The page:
Glaucoma is often called “the silent thief of sight” as it can steal your vision without you even knowing it. Glaucoma is the leading cause of blindness in the United States. The progression of the disease is very slow, so you may not even notice the changes in your vision before irreversible damage has already occurred. This can be prevented. Sierra Nevada Eye Center recommends regular eye examinations to detect and treat early symptoms of glaucoma as well as other potential eye problems.
Sierra Nevada Eye Center provides expertise in the diagnosis and management of glaucoma. Dr. Robert Wolff and Dr. Michael Westafer have extensive experience in glaucoma care and surgery. As a fellowship-trained glaucoma specialist, Dr. Westafer specializes in the treatment of all forms of glaucoma. Click here or call to schedule an appointment with the best glaucoma specialists in Nevada.
What is glaucoma?
Glaucoma is an eye disease that damages the optic nerve (which connects the back of the eye to the brain), often associated with high pressure in the eye. There are many different types of glaucoma; the two basic types of glaucoma are primary open angle glaucoma (POAG) and angle-closure glaucoma. POAG is the most common type; the cause of POAG is not yet known, and there is no cure.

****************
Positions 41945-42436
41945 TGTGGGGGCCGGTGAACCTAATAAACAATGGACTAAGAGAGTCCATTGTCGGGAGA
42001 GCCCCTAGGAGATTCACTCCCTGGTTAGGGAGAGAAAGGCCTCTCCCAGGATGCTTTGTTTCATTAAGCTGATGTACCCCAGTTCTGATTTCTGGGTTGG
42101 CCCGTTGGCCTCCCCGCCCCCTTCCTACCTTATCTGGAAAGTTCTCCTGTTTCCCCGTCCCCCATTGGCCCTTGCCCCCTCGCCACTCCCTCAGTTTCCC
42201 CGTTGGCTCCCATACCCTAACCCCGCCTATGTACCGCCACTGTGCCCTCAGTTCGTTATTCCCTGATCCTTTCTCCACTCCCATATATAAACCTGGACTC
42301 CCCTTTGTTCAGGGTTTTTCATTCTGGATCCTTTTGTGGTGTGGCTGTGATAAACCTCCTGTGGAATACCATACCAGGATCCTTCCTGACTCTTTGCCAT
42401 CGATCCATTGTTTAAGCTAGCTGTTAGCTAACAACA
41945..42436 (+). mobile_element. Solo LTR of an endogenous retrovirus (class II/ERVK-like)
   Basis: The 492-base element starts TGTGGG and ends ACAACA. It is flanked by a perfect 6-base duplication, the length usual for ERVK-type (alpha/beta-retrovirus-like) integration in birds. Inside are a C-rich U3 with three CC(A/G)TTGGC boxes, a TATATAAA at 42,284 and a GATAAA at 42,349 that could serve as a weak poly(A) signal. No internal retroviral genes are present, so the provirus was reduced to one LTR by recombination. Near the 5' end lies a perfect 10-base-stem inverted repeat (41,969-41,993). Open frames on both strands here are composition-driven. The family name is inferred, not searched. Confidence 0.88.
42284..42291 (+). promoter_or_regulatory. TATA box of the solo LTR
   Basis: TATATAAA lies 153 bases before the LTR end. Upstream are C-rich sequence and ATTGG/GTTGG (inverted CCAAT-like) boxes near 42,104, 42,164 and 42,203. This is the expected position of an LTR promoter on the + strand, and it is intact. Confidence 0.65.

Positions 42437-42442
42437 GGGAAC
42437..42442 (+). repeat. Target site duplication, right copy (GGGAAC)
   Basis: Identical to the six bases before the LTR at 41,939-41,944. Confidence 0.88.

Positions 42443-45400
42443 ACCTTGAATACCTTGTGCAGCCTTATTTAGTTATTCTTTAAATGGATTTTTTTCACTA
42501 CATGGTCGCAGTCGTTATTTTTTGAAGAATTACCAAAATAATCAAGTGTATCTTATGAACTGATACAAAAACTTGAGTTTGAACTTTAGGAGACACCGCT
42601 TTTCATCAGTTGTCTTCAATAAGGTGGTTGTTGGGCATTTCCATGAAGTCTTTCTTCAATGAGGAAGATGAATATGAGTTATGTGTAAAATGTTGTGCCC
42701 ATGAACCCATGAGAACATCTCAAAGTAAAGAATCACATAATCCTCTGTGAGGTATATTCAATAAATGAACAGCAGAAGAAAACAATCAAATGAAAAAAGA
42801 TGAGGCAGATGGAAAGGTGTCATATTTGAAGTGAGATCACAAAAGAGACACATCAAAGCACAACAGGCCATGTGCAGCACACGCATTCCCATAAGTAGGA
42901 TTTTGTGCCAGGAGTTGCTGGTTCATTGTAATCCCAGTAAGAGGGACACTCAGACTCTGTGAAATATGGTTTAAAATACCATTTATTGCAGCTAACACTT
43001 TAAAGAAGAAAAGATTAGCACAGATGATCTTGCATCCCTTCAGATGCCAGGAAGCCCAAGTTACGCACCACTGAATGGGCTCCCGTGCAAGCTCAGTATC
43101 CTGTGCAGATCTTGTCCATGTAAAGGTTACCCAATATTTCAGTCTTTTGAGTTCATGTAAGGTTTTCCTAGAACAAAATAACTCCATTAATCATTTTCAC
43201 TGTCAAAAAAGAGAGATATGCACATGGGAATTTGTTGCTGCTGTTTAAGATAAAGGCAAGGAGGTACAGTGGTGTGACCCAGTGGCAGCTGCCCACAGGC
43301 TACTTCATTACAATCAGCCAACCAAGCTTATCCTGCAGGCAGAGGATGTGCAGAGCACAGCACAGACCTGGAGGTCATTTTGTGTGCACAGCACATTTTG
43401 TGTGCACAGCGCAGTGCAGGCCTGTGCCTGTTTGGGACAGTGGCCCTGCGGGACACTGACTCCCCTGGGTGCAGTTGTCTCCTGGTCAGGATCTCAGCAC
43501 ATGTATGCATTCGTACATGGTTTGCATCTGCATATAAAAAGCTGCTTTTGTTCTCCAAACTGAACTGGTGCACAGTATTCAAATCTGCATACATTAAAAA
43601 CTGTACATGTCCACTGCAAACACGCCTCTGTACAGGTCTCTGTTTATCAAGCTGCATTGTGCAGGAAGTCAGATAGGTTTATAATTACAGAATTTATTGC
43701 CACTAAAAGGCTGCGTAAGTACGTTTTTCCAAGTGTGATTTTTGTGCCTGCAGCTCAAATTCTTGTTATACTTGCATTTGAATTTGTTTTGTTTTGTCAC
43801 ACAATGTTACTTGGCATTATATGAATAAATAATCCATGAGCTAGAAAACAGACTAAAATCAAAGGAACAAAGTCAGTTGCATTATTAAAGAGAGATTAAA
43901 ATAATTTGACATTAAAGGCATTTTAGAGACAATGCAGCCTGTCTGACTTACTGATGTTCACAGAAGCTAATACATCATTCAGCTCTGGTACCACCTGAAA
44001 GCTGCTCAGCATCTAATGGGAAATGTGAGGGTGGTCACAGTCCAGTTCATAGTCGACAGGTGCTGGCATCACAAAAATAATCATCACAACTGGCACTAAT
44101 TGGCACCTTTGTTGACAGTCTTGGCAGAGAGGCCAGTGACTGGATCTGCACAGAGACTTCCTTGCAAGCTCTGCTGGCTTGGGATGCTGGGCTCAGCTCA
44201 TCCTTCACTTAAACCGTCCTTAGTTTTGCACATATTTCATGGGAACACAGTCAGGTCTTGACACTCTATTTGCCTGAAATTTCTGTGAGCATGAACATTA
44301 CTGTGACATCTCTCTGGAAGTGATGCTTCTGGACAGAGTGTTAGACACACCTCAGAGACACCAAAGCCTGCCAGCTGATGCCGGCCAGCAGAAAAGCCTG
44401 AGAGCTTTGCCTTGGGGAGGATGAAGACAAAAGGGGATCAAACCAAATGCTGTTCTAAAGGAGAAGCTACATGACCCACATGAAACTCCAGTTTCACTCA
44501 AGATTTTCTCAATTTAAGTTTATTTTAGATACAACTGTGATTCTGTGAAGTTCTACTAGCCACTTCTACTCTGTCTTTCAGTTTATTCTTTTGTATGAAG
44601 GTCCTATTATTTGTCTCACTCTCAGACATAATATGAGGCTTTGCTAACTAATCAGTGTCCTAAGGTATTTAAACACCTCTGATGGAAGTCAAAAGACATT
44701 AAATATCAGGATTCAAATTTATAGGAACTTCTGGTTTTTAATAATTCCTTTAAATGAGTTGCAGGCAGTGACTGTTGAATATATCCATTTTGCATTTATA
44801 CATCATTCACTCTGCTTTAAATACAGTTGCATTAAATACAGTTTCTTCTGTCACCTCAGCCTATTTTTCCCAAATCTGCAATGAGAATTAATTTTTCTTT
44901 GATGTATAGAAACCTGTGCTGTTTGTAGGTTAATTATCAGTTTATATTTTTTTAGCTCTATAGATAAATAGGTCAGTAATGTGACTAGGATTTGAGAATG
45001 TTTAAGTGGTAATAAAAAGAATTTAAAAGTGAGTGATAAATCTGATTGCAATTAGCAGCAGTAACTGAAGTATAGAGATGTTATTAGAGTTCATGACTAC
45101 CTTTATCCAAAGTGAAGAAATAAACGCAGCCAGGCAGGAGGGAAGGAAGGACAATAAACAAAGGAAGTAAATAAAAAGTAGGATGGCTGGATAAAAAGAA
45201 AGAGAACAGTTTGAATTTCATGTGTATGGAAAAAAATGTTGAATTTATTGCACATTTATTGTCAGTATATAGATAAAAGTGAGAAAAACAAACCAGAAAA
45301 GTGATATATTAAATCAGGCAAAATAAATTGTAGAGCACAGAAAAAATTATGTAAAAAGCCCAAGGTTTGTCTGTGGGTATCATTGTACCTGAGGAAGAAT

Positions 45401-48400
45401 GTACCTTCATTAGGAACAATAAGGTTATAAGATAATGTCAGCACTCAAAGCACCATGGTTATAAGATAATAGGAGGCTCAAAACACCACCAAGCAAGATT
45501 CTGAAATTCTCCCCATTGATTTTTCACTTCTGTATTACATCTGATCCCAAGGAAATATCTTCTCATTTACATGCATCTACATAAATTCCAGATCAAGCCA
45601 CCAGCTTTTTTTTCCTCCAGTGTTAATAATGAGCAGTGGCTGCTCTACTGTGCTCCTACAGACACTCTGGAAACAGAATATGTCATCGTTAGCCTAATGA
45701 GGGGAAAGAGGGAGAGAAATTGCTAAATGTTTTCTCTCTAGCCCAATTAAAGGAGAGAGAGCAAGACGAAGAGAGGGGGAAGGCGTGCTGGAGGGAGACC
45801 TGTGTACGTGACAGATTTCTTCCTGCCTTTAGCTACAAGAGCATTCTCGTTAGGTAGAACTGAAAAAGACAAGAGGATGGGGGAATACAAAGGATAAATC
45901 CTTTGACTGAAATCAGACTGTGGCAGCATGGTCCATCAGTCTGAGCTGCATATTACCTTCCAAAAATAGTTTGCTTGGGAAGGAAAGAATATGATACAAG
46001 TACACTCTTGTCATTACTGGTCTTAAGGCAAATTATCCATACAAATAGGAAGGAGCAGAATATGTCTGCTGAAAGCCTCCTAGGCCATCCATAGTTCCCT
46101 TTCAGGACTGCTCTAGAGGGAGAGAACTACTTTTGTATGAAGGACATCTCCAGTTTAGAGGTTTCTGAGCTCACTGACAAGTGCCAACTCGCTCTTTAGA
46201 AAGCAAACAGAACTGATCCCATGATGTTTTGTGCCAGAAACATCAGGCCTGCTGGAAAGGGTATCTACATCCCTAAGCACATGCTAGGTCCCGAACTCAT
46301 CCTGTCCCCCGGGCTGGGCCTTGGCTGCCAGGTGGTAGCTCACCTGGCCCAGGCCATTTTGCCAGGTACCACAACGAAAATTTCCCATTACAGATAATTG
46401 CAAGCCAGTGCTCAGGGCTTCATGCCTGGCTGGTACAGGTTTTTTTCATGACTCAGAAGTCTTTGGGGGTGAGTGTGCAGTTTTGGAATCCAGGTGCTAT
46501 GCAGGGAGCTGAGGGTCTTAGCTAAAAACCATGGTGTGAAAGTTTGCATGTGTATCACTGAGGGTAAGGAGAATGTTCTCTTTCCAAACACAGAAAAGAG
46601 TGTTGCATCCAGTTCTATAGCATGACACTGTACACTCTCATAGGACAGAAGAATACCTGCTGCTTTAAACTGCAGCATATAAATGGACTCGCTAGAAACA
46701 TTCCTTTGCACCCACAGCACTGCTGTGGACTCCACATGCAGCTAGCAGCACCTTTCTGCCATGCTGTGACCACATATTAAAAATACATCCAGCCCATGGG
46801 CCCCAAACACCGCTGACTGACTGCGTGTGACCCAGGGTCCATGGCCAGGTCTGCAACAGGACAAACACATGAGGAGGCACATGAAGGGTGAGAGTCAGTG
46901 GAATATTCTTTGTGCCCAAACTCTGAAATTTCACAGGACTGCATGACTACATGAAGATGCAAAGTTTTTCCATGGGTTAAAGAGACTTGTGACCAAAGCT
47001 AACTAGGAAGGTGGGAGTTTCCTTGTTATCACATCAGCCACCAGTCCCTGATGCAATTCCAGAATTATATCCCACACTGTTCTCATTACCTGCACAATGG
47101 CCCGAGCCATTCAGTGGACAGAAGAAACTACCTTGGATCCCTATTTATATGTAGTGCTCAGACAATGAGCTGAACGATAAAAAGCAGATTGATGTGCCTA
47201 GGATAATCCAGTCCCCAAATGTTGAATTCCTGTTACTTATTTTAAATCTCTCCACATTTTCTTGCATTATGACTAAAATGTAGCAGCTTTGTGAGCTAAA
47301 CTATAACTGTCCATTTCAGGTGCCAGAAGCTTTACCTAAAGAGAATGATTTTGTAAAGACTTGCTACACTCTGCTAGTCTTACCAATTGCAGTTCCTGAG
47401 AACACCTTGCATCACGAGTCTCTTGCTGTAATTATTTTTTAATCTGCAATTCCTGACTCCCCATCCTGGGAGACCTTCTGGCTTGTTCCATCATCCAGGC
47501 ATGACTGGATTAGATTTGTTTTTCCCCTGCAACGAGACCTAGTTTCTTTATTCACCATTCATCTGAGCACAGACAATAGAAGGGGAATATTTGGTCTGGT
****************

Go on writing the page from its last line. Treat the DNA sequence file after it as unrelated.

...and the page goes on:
What are the symptoms of glaucoma?
POAG is usually chronic and painless; angle-closure glaucoma may develop rapidly and result in eye pain. And because glaucoma damages the peripheral vision first, most patients do not know they have POAG until they are checked by an eye doctor. As glaucoma damage to the optic nerve progresses, loss of peripheral vision leads to tunnel vision, then blindness. Glaucoma damage is permanent and cannot be reversed.
How is glaucoma diagnosed?
Glaucoma is detectable with an eye exam and special testing. Evaluation includes measurement of vision, intraocular pressure (IOP), corneal thickness, gonioscopy (to check the drainage tissue in the eye), and optic nerve function. We use the most advanced technology and equipment to assess optic nerve function, including visual field testing to check peripheral vision damage, and optical coherence tomography (OCT) to evaluate optic nerve tissue damage. Since there can be a genetic component to glaucoma, family members may need to be tested as well.
How is glaucoma treated?
Though there is no cure for most cases of glaucoma, it can be controlled by lowering the intraocular pressure (IOP) to a safe level. Most commonly, a laser procedure (SLT) or eye drops are used lower IOP. The drops work by either reducing the production of aqueous (fluid in the front chamber of the eye) or increasing drainage of aqueous out of the eye. In some types of glaucoma, a laser procedure may be required initially. When eye drops do not control IOP adequately, glaucoma laser or surgery may be necessary. Treatment and monitoring of glaucoma is continued life-long to ensure that progressive optic nerve damage does not occur. It is extremely important for glaucoma patients to keep taking their eye drops regularly, and to follow-up with the eye doctor as instructed.